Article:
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Orangutans Know How to Make and Use Basic Stone Tools

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Do Orangutans possess this human triat? the ability to create tools.

Dr. Alba Motes-Rodrigo from the Department of Early Prehistory and Quaternary Ecology at the University of Tübingen along with a team of researchers in Germany tested the stone tool-making ability in Orangutans. The researchers clear their assumption by investigating two orangutans at Kristiansand Zoo, Norway. The research was conducted by scientists from the University of Tübingen, the Max Planck Institute for Evolutionary Anthropology, the University of Barcelona and the University of Oslo tested

A hammer is given to each orangutan, They were then provided with a blunt stone core and two baited boxes of puzzles. To open the boxes, the orangutans had to cut through a rope or a silicon skin

As the apes received their tools, both orangutans started hitting the hammer on the walls and floor of their cage. Initially, they didn’t strike the stone core directly. In another analysis, the orangutans are provided with a man-made sharp flint flake. One of the orangutans used the flake to cut the silicon skin, solving the puzzle. This experiment marked the first time where cutting behavior has been distinctly observed in untrained, unenculturated orangutans.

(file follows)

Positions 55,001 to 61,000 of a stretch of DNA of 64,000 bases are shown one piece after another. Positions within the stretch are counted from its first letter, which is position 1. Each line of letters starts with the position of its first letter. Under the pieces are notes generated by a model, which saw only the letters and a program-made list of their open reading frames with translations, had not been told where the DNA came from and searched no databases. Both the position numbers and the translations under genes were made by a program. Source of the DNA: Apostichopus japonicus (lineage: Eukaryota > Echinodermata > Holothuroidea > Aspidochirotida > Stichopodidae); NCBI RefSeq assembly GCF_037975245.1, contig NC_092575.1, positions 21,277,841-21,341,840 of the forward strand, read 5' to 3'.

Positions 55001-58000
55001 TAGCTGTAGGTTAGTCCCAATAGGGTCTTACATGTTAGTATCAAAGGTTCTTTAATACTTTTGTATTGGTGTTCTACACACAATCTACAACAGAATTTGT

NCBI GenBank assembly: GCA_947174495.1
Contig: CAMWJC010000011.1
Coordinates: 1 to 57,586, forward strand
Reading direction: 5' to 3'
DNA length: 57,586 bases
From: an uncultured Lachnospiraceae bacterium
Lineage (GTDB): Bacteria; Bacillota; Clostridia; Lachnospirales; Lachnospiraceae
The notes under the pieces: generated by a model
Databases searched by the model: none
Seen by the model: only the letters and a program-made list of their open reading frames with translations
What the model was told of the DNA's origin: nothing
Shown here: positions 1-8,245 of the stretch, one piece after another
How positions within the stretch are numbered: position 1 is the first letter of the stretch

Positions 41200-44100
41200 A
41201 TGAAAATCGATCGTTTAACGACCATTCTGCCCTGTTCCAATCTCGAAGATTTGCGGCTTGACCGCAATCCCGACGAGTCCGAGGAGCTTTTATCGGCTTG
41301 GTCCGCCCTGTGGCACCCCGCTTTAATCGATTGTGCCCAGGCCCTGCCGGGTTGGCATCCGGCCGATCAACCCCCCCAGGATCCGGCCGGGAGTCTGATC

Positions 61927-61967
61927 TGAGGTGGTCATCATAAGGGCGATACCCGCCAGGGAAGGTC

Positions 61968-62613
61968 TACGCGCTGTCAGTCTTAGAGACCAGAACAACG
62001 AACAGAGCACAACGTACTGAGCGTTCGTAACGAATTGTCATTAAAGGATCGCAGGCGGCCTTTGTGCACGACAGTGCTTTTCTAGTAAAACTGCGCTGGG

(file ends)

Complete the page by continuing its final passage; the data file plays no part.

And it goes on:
In a subsequent investigation, researchers study three female orangutans. They first demonstrated to the apes how to strike the core to create a flint at Twycross Zoo in the UK. After proper training, one female went on to use the hammer to hit the core.

The study is published in the journal PLoS ONE. Dr. Alba Motes-Rodrigo commented,

“Our observations suggest that two major prerequisites for the emergence of stone tool use — striking with stone hammers and recognizing sharp stones as cutting tools — may have existed in our last common ancestor with orangutans, 13 million years ago, our study is the first to report that untrained orangutans can spontaneously use sharp stones as cutting tools. We also found that they readily engage in lithic percussion and that this activity occasionally leads to the detachment of sharp stone pieces.”

This confirms that Orangutans have the sense to create stone tools. Orangutans may know about the sharp edges of the flints and how to strike with stone hammers since 13 million years ago. This hypothesis, however, needs extra pieces of evidence to confirm the findings.